© 2014 University of Chicago Library
Hunt, Henry. Papers. MS 563
2.5 linear feet (2 boxes)
Special Collections Research Center
The collection, Codex MS 563, contains correspondence to, from, and about English political reformer and orator Henry Hunt. The collection also contains other papers, such as business agreements and financial settlements, petitions, and poems. The material dates from 1760 to 1838, with the bulk of it dating from 1819 to 1831.
The collection is open for research.
When quoting material from this collection, the preferred citation is: Henry Hunt Papers. MS 563, [Box #, Folder #], Special Collections Research Center, University of Chicago Library.
Henry Hunt was born on November 6, 1773 to Thomas and Elizabeth Powell Hunt, on a prosperous farm in Wiltshire, England. He grew up and was educated in and around Wiltshire. During the 1790s, Hunt served in the local yeoman cavalry, and upon succeeding to his father’s estate set himself up as a gentleman farmer. On January 19, 1796, Hunt married Ann Holcomb. The couple had two sons, Thomas and Henry, and a daughter Ann. Henry and Ann separated in 1802, and it is believed that Henry settled with his mistress Catherine Vince.
The dissolution of Hunt’s marriage coincided with his political radicalization around the turn of the century. He became a follower of Major John Cartwright and a supporter of reformist MP Francis Burdett. Hunt himself made several unsuccessful runs for Parliament, running on programs of radical democratic reform that included annual Parliaments and universal suffrage. Hunt’s political activities made him the target of numerous spurious legal actions and politically motivated prosecution attempts, which forced him to quit farming in the early 1810s and eventually move to London.
Hunt’s political reputation derived mainly from his skills as a public speaker; detractors dubbed him “Orator Hunt.” He was invited to speak at the mass meetings at Spa Fields 1816, which devolved into the Spa Fields riots. More significantly, he was the featured speaker at a Manchester rally that took place on August 16, 1819. Organized by the Manchester Political Union, the rally was a reaction to poor economic conditions following the Napoleonic Wars, limited suffrage in the North of England, and legislation such as the protectionist Corn Laws, which imposed high import duties on foreign grain, keeping food prices high and preventing adequate food access for the working classes. Hunt was arrested at the rally on a warrant issued that day, but as the cavalry charged though the crowd to get to him, chaos ensued and about 15 people were killed. The gathering had taken place in St. Peter’s Field, and so the event was dubbed the Peterloo Massacre in an ironic reference to the Battle of Waterloo. Hunt was tried in early 1820 for sedition, and was sentenced to a term of 30 months at Ilchester Gaol.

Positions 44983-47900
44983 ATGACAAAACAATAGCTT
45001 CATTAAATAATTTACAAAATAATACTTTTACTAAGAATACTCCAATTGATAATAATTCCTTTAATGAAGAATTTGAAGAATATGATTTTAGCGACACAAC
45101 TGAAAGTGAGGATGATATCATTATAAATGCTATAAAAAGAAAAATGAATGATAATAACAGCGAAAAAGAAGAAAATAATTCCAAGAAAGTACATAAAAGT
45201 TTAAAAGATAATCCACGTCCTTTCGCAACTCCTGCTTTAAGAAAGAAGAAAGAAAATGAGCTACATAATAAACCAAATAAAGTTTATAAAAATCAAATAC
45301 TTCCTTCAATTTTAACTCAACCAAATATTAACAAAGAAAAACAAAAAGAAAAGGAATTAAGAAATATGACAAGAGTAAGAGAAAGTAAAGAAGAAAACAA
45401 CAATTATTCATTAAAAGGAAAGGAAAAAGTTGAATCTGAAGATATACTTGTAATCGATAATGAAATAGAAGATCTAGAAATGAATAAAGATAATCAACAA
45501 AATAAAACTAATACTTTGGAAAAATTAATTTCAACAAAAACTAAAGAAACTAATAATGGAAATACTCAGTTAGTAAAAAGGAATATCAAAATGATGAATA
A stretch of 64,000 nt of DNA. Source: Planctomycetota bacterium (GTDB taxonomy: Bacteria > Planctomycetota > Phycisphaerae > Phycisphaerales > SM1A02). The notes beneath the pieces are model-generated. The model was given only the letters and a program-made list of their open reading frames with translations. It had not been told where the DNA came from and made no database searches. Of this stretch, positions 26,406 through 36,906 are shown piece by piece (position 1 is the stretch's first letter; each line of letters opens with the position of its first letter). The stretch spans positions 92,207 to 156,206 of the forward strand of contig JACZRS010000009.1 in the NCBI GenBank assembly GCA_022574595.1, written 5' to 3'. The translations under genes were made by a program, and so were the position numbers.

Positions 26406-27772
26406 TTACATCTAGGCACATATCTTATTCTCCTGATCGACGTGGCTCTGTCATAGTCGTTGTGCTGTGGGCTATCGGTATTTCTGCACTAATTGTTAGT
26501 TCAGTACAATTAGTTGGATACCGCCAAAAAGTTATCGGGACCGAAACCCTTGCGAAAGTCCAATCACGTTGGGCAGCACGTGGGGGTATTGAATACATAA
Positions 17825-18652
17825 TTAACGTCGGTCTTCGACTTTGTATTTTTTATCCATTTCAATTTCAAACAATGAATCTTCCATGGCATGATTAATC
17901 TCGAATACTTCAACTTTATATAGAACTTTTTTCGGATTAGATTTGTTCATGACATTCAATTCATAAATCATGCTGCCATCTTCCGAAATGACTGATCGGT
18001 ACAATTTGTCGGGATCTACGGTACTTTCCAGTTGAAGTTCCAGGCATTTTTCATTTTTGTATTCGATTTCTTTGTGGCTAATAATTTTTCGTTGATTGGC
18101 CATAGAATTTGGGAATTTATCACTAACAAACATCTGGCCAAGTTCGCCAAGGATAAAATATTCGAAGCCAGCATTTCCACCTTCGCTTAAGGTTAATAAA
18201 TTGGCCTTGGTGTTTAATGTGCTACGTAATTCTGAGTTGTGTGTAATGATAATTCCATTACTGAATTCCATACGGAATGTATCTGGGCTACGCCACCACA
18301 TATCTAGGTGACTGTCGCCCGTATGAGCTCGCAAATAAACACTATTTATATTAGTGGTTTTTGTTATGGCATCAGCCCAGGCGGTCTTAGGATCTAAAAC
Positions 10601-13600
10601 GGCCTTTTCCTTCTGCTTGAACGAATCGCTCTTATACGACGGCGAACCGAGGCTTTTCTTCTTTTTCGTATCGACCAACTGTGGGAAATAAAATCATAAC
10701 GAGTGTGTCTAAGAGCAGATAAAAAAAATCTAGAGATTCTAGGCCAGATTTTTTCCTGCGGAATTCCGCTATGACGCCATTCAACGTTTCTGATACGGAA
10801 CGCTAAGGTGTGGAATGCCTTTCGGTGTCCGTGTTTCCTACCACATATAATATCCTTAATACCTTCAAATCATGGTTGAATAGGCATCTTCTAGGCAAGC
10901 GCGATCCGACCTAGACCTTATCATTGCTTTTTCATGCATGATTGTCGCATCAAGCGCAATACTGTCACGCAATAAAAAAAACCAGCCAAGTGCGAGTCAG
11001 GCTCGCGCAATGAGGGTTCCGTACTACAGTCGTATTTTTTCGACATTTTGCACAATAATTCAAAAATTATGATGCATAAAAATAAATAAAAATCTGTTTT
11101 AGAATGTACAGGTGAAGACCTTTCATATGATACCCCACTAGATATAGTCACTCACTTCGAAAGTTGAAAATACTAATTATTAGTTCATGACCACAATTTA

During his incarceration, Hunt kept busy writing. He drafted petitions and speeches, wrote letters, and attempted to launch repeated inquiries into the circumstances of his trial and conviction. He complained vociferously about the conditions of his imprisonment (he spent about 40 days in solitary confinement) and about prison conditions generally. His time in prison also produced The Memoirs of Henry Hunt, Esq., a three-volume account of his life and political activities published between 1820 and 1822.
Upon his release, Hunt returned to London, where he was elected city auditor in 1826. Ever the reformer, he pushed for openness and accountability with the city’s accounts. He served until 1829, and in December 1830 was elected to Parliament from Preston, where he continued to fight for universal suffrage, parliamentary reforms, improved labor conditions and agricultural policies, and an end to the Irish tithe and expansion of the English Poor Laws to Ireland.
After leaving farming, Hunt turned to various business ventures to make money. One, launched just before his imprisonment, was a “Breakfast Powder” made of roasted grain that was meant to be tax-exempt, an affordable alternative to the heavily-taxed tea and coffee. After prison he went into the boot blacking business, selling bottles in England and Paris with progressive slogans on the labels. The boot-blacking venture provided cartoonists of the period with easy material, but did not survive past 1830.
Hunt’s term in Parliament ended in 1832 and he failed to win re-election. He died in February 1835 at Arlesford, Hampshire, shortly after suffering a stroke.